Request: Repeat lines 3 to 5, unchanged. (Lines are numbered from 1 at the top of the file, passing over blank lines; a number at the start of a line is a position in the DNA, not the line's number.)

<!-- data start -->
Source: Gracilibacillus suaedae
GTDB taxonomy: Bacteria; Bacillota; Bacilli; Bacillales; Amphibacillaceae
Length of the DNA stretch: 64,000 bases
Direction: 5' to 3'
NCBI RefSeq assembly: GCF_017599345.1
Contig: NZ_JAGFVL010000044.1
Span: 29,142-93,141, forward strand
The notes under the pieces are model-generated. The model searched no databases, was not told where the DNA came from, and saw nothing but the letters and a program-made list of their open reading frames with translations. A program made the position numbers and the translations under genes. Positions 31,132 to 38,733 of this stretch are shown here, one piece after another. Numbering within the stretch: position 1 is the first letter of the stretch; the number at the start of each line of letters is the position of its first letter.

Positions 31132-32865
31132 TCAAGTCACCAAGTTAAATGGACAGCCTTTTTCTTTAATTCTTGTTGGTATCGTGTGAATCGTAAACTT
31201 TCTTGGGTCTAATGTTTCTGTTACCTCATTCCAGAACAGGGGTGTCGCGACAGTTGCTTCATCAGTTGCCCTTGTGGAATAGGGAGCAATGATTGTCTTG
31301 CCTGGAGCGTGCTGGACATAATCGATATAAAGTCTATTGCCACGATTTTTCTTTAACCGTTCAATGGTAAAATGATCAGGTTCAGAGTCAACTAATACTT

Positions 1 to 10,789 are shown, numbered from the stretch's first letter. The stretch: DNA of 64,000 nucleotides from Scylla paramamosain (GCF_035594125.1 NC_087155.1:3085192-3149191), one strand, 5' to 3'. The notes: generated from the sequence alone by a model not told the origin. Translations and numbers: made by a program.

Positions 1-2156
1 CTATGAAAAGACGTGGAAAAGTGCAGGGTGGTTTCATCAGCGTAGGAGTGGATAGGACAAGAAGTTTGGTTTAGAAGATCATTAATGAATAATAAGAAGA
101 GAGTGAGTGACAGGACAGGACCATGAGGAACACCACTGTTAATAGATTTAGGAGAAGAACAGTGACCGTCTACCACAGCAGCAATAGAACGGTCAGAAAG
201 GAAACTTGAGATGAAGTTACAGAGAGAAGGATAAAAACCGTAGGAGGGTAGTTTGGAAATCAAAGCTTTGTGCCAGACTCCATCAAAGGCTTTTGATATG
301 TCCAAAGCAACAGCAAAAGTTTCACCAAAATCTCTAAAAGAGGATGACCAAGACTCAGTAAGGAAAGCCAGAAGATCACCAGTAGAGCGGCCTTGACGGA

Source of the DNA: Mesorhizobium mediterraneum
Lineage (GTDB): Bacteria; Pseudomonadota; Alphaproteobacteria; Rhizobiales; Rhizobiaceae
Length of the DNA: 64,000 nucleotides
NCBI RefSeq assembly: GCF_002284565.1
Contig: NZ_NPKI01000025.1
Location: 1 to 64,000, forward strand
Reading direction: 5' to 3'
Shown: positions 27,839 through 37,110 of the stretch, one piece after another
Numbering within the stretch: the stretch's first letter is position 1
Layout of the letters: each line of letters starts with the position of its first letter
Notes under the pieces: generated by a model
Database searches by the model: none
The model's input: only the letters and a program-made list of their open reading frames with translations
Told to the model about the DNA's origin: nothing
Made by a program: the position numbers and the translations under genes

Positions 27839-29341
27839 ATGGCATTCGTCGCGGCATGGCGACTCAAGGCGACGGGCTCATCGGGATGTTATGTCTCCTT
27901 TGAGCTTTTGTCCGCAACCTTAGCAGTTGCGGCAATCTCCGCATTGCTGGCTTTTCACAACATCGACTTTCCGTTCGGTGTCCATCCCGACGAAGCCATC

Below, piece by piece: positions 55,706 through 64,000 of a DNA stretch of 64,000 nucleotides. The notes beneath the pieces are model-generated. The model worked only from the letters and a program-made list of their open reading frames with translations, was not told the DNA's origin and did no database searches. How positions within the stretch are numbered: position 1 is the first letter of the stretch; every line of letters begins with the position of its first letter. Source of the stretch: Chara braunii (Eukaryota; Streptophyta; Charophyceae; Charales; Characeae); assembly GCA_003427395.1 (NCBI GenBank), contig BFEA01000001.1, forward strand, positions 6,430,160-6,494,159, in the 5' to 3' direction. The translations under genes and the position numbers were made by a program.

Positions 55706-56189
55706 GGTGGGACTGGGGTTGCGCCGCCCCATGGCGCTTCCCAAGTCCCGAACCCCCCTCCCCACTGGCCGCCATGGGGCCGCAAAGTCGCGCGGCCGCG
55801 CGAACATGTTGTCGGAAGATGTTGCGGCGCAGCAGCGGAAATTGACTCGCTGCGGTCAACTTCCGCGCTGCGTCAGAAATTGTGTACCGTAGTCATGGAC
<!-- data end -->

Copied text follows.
Length of the DNA stretch: 64,000 bases
Direction: 5' to 3'
NCBI RefSeq assembly: GCF_017599345.1